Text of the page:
In a separate bowl, mix the feta and cream cheese. Season with cracked black pepper.
To assemble: Preheat the oven to 425 degrees. On a floured surface, roll out half of the dough in a circle that is between 1/8 and 1/4 inch thick all around. It needs to be just thick enough to handle without falling apart. The trick I like to use here is to roll out my dough on a large wooden cutting board with a piece of wax paper between my rolling pin and my dough. Both the wax paper and cutting board sides should be floured. When you are ready to transfer to a baking sheet, simply turn over the full contraption with wax paper side facing the baking sheet and then lift off the cutting board. Once this is done spread the spinach on the surface of the rolled dough, leaving about a 1 + 1/2 inch border clear for folding (see picture). Add the cheese layer over the spinach layer, and finally top with sliced tomato in a concentric pattern. Fold the sides over the center. Top with chilled butter squares and bake on 425 degrees for about 35 minutes or until the tart is golden brown and you see that the cheese has melted.
October 6, 2010 § 10 Comments
It’s often hard to decide where to draw the line between a failure and a mistake. With respect to my kitchen escapades, this was one of those times. In the end this dish survived the column of failure on one count: it was damn good…despite the glaring error. So, the big mistake here was using won ton wrappers instead of dumpling wrappers.
Doesn’t sound like such a big deal, right? No, it is, especially when you take each dough to the realm of the deep fryer. These won ton wrappers didn’t hold up well. The resulting won tons, as you see pictured, expanded to look like little lightbulbs. This wasn’t the case when we experimented with dumpling wrappers on the same recipe. The dumpling wrappers came out of the fryer with their shape intact.
All this aside, in the instances where the won ton expansion didn’t result in explosion, the resulting shape was pleasantly unique. I absolutely love this dish, even though it’s a crass American spin on Chinese cuisine. It’s still so wonderful!!! The filling consists of cream cheese, chopped green onions and cracked black pepper. Assembly is simple enough (see picture), and the deep frying is straight forward as well. Happy cooking!!
October 4, 2010 § 11 Comments
This tart was a milestone for me. Tarts were one of my biggest culinary fears. Now that I’ve plowed through that barrier and seen how easy they can be to make (maybe not easy, but doable for sure), I have so many ideas for others, including mini rustic tarts, savory tarts (like this goat cheese and tomato tart) and the like.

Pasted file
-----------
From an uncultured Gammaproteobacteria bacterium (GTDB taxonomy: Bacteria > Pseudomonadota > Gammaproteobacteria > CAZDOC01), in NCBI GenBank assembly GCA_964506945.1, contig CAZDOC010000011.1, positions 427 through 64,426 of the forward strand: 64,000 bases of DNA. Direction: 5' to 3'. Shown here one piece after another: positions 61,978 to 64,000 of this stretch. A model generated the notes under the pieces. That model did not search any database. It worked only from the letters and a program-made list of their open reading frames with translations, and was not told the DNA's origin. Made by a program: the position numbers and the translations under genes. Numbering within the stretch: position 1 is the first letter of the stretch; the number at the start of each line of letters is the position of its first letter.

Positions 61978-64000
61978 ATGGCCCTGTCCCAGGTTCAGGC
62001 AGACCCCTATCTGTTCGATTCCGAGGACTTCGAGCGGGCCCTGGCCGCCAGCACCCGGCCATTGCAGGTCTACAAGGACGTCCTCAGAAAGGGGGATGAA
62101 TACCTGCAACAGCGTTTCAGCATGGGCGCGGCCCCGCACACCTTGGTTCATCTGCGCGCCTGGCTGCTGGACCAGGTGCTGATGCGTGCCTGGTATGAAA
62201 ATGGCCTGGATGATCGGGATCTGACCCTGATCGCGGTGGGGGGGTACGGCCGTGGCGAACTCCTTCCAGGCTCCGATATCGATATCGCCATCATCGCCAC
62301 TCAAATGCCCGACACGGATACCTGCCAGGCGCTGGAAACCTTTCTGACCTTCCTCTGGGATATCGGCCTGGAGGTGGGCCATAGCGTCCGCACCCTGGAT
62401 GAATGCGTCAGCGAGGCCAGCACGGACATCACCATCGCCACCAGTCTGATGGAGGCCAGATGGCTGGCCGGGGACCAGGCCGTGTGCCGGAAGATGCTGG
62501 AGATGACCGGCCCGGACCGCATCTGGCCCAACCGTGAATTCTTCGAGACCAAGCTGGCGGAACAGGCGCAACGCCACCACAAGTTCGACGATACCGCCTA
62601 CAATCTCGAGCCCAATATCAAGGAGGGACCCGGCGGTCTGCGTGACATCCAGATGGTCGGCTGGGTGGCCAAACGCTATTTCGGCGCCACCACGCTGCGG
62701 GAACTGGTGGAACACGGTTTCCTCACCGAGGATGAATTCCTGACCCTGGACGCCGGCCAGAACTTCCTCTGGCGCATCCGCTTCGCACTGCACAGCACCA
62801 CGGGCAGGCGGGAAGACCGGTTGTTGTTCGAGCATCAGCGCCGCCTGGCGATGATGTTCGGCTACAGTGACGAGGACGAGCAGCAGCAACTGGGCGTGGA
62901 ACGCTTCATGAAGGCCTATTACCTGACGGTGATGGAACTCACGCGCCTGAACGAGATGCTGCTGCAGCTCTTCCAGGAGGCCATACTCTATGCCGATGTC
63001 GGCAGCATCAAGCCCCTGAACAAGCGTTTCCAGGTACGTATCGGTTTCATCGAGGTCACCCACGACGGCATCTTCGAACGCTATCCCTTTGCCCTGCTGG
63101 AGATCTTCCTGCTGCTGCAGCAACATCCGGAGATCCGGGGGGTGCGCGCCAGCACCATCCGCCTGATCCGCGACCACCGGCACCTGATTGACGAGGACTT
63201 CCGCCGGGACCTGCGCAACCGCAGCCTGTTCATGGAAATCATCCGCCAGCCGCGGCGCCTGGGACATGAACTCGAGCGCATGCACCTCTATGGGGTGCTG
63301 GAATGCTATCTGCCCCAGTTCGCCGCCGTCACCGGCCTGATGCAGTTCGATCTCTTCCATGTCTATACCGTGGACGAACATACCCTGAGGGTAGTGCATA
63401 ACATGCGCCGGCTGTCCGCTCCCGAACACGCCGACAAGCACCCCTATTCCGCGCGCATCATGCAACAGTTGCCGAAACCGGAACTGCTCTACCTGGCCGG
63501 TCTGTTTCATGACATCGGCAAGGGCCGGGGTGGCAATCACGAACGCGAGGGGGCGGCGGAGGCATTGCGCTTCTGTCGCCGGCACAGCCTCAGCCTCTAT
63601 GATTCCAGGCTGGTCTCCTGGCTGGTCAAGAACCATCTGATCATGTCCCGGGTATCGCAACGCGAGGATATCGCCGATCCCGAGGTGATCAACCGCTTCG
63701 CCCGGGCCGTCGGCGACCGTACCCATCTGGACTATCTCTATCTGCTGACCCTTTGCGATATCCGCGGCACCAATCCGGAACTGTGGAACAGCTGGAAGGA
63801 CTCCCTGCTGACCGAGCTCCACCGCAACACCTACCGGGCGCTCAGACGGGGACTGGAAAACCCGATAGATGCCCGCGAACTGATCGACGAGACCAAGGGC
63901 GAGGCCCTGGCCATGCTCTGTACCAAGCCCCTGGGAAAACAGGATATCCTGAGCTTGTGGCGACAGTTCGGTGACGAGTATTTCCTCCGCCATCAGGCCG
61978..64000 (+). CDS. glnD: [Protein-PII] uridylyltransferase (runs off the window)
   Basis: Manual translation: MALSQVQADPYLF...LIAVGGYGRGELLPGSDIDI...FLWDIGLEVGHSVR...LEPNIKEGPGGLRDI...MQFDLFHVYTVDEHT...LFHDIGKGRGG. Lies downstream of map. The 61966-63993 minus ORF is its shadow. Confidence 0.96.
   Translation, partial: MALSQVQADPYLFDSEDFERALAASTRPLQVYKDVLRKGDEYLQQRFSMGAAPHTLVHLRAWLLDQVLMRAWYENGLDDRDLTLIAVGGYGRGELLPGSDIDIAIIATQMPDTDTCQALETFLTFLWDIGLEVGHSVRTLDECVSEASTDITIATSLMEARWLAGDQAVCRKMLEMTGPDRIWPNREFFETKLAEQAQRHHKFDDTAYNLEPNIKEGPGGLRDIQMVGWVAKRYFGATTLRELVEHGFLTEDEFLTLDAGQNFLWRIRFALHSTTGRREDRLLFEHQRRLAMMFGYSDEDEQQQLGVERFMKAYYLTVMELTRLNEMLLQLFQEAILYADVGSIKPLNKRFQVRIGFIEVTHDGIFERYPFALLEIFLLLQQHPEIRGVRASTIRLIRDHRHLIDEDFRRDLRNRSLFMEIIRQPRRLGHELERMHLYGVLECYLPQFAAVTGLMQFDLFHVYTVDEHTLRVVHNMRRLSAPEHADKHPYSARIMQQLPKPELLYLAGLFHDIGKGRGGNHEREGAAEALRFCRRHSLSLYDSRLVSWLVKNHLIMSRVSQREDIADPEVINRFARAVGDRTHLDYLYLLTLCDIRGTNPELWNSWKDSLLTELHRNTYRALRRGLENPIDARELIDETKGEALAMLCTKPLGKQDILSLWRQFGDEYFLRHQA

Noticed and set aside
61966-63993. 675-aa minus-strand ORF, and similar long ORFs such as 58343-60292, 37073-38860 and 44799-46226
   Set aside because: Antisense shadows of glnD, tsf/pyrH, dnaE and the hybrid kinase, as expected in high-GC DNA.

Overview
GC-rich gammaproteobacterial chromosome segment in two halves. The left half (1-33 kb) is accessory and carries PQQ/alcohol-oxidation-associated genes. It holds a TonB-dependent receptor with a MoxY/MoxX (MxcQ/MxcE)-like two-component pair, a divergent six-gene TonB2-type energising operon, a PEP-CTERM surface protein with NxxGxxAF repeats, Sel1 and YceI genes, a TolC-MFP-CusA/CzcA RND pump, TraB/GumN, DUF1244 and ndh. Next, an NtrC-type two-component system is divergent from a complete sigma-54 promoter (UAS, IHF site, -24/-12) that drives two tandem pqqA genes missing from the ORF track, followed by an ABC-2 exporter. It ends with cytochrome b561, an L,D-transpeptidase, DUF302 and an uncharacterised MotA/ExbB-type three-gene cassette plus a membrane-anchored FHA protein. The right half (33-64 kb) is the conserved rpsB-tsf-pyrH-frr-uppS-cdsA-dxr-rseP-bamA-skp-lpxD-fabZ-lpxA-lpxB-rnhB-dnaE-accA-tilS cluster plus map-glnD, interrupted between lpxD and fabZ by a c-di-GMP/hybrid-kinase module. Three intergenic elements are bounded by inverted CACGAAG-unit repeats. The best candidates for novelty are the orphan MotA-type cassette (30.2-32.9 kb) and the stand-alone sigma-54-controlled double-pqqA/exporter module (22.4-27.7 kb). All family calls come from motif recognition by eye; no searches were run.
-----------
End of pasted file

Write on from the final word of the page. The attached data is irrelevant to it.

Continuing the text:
Overall, this tart was a success. I served it with the coconut-chocolate truffle ice cream that I made the night before. With the tart, I made the mistake of adding too much of the dry sugar mixture to the top. It was so dense that the plums didn’t absorb it all and I had to keep adding additional butter cubes to the topping during the baking process. This is why the top of the tart looks kind of grey instead of showing the concentric pattern of the plums, which I meticulously cut and arranged.
Otherwise, the tart was perfection. I even got a rave review from my toughest critic (the mother, who is quick to point out every flaw…ex) once I served a friend a mini blueberry pie that I made, and she said to him ‘do you like it? i didn’t like it. i thought the dough was too soft’) who found me the next day to discuss which other fruits I might be willing to make tarts out of for her.
1 + 1/2 cups all purpose flour, plus extra for the work surface
1/2 cup butter (cut into 1/2 inch pieces)
1/2 tsp salt
3 – 6 tbsps ice water
3 large plums
little less than 1/2 cup raw cane sugar
1 tsp ground cinnamon
3 tbsp all purpose flour
1 handful of chopped walnuts
To make the tart shell:
Using the pastry blade in a food processor, combine the flour, sugar, and salt. Add the butter, and blend in the processor until the mixture resembles coarse meal. Slowly add the water, 1 tbsp at a time. Only add enough for the dough to hold together without becoming wet (it should look like the picture to the left). Pulse just until dough begins to hold together. Turn dough out onto a clean surface. Gather into a ball and flatten into a 6-inch disk. Wrap in plastic wrap and chill for 1 hour.
While the dough chills, prepare the fruit filling. Cut the plums into 1/2-inch-thick wedges. In a separate bowl, combine and mix the raw sugar, cinnamon, flour and chopped walnuts.